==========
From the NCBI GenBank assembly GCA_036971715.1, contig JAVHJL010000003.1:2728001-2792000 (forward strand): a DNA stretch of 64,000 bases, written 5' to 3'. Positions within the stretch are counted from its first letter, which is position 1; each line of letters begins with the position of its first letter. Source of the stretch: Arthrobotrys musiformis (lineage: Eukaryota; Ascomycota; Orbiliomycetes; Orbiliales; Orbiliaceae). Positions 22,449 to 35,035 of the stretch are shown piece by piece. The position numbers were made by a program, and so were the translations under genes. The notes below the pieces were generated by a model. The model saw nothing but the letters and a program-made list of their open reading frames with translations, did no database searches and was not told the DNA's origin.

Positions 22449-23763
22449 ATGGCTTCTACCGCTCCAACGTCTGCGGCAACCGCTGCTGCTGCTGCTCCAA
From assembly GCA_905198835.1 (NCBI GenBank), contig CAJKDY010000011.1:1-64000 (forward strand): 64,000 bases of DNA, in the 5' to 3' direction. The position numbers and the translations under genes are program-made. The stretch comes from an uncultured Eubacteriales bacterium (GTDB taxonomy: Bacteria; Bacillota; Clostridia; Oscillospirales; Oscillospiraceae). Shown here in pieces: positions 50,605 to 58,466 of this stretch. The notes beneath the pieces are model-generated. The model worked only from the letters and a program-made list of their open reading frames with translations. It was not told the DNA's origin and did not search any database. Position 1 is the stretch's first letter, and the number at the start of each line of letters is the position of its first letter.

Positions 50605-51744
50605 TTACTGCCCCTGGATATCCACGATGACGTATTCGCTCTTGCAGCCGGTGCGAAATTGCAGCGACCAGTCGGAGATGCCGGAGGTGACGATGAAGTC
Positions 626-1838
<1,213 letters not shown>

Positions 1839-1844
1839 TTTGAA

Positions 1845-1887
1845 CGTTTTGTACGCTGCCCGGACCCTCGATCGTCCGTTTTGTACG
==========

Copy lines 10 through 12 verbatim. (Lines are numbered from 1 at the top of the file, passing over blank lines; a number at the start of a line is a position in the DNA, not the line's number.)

1839 TTTGAA

Positions 1845-1887
1845 CGTTTTGTACGCTGCCCGGACCCTCGATCGTCCGTTTTGTACG